COUPERIN Ariane consolée par Bacchus
Here, for the first time, we can hear what appears to be a lost cantata by François Couperin. Numerous of his secular airs, chansons and canons survive in manuscript and print, but until now none of the cantatas known to have existed at the time of his death (1733) have been found. Rousset’s cogent argument for attributing this anonymous manuscript work, hitherto known only from a 1716 Amsterdam catalogue entry as ‘Ariane abandonée’, is, I believe, compelling.
This Ariane consolée par Bacchus, somewhat unusually, is for a baritone. Although best known as an opera singer and recitalist of later repertoire, Stéphane Degout adjusts his voice to the varied pace within the recitatives and expresses words such as ‘douceur’ in the first Air and the tongue-twisting text of the ritournelle in the final Air with the lightest touch. Moreover, the acoustic of the Eglise Saint-Pierre (Paris) allows us to enjoy both the warmth of his voice and the detail of his fluent ornamentation. The presence of Christophe Coin playing the concertante bass viol part in these tracks adds further to the pleasure to be had from listening to this modern premiere.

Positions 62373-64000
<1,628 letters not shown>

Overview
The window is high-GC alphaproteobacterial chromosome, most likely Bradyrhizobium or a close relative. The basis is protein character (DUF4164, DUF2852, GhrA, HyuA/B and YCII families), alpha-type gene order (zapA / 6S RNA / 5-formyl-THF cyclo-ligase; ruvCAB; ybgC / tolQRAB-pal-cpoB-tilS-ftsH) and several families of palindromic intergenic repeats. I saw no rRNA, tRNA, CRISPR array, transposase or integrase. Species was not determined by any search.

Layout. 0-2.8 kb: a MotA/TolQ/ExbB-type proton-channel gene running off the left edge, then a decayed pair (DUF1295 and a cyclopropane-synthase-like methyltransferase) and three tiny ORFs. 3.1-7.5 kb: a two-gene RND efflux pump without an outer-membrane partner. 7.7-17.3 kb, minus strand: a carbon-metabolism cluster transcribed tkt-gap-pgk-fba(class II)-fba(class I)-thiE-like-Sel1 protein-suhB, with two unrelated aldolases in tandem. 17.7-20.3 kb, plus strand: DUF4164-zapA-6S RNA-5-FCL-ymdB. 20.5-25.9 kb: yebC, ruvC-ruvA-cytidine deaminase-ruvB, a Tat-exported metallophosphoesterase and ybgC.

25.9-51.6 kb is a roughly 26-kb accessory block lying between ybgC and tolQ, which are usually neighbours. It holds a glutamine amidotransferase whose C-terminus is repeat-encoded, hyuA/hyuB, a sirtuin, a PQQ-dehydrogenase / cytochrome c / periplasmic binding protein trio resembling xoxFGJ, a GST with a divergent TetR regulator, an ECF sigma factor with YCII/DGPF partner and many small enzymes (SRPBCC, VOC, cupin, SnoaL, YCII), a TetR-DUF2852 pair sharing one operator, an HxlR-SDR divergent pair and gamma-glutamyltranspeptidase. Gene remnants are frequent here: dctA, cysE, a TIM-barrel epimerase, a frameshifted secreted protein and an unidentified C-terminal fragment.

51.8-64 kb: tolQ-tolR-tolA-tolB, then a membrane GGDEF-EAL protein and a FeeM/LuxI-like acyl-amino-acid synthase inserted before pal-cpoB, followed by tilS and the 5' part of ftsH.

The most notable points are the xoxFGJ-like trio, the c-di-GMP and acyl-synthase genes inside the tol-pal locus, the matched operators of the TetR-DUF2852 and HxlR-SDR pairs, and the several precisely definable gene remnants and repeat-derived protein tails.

The remaining works on the disc were recorded in the exceptional acoustic of the former 14th-century monastery Les Dominicains de Haute-Alsace. Couperin’s entertaining pair of apotheoses accorded to Lully and Corelli is almost unique in the repertoire because of his ‘acerbic’ programmatic commentaries, elegantly delivered here by Rousset from the keyboard. These works have been recorded many times but rarely so well. Rousset’s vision for his ensemble of oboes, flutes, violins and viol is sublime, as too are his harpsichord realisations. This is a landmark recording to treasure.